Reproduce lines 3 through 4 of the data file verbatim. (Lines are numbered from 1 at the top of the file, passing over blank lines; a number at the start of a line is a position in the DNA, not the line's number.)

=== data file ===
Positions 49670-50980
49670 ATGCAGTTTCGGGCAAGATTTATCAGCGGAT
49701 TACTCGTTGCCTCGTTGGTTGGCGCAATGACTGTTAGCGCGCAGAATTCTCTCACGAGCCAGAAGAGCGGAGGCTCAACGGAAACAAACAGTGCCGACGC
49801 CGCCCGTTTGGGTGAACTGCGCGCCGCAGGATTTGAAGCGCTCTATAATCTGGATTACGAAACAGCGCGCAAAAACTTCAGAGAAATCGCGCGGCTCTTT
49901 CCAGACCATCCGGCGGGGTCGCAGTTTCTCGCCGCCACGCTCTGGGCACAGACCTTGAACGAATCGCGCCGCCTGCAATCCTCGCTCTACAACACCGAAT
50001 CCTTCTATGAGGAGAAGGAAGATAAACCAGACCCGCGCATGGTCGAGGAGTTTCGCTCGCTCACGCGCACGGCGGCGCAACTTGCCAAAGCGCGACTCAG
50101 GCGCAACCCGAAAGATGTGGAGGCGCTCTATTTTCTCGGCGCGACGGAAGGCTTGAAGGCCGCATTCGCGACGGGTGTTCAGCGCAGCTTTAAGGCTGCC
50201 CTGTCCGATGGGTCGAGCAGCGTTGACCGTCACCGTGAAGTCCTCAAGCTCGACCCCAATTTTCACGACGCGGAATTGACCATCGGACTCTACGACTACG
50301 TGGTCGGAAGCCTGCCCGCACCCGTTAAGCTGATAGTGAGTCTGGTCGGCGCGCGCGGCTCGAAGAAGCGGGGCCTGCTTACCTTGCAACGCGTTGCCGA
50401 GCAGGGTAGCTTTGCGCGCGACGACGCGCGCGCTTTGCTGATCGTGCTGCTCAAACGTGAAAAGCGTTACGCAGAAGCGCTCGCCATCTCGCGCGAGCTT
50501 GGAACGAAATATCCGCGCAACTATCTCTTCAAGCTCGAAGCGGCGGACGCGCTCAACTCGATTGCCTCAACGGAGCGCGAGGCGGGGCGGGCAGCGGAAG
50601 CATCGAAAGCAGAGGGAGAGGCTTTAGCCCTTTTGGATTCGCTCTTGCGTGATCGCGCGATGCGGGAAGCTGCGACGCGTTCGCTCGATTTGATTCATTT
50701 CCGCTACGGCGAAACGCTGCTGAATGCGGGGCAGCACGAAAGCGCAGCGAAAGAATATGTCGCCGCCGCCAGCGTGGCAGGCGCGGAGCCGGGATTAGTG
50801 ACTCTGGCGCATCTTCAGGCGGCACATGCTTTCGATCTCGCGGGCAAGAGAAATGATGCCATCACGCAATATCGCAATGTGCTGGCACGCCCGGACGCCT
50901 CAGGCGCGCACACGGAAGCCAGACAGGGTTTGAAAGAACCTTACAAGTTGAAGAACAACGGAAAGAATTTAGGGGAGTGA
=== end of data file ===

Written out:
49701 TACTCGTTGCCTCGTTGGTTGGCGCAATGACTGTTAGCGCGCAGAATTCTCTCACGAGCCAGAAGAGCGGAGGCTCAACGGAAACAAACAGTGCCGACGC
49801 CGCCCGTTTGGGTGAACTGCGCGCCGCAGGATTTGAAGCGCTCTATAATCTGGATTACGAAACAGCGCGCAAAAACTTCAGAGAAATCGCGCGGCTCTTT